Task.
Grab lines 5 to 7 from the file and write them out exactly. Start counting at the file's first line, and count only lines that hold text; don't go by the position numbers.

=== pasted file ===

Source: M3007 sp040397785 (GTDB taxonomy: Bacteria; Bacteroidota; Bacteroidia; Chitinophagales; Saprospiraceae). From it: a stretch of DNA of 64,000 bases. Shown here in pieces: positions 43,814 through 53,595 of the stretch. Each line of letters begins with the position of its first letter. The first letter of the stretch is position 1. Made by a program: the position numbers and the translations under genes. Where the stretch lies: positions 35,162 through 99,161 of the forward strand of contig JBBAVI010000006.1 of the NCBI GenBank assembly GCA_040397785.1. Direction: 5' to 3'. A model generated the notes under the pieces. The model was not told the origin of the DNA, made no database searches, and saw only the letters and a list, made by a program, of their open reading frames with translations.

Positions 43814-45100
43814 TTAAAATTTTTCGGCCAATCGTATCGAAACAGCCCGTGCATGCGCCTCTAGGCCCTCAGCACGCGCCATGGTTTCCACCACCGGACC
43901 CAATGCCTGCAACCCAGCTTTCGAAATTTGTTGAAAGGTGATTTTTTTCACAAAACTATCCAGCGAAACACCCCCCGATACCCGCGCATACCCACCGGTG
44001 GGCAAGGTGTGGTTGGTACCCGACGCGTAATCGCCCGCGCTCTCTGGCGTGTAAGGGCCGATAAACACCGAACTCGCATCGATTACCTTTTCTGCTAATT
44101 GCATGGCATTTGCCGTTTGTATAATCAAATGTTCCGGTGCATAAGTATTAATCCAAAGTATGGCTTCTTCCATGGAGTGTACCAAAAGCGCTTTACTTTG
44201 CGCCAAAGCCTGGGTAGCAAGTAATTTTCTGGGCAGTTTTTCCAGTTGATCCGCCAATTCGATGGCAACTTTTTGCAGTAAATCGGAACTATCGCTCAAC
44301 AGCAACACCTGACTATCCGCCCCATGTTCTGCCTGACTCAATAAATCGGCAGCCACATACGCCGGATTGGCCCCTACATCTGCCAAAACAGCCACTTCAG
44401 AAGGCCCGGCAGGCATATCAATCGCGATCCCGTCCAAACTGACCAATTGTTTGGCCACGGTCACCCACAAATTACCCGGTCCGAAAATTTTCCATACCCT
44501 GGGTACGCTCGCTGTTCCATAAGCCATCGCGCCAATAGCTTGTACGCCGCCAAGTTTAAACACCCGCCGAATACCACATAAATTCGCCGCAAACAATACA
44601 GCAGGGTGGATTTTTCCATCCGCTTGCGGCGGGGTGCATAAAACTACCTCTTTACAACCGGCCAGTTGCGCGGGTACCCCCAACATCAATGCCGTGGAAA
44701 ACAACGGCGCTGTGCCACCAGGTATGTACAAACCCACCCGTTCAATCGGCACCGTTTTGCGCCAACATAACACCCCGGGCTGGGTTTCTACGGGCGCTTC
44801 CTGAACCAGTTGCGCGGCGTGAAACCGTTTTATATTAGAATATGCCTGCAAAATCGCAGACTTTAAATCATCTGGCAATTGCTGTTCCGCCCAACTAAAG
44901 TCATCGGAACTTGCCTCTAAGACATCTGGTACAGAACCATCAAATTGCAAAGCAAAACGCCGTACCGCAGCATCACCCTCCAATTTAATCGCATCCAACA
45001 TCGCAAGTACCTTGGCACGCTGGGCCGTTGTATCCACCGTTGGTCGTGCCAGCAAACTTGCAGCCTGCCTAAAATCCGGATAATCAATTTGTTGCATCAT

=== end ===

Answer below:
44001 GGCAAGGTGTGGTTGGTACCCGACGCGTAATCGCCCGCGCTCTCTGGCGTGTAAGGGCCGATAAACACCGAACTCGCATCGATTACCTTTTCTGCTAATT
44101 GCATGGCATTTGCCGTTTGTATAATCAAATGTTCCGGTGCATAAGTATTAATCCAAAGTATGGCTTCTTCCATGGAGTGTACCAAAAGCGCTTTACTTTG
44201 CGCCAAAGCCTGGGTAGCAAGTAATTTTCTGGGCAGTTTTTCCAGTTGATCCGCCAATTCGATGGCAACTTTTTGCAGTAAATCGGAACTATCGCTCAAC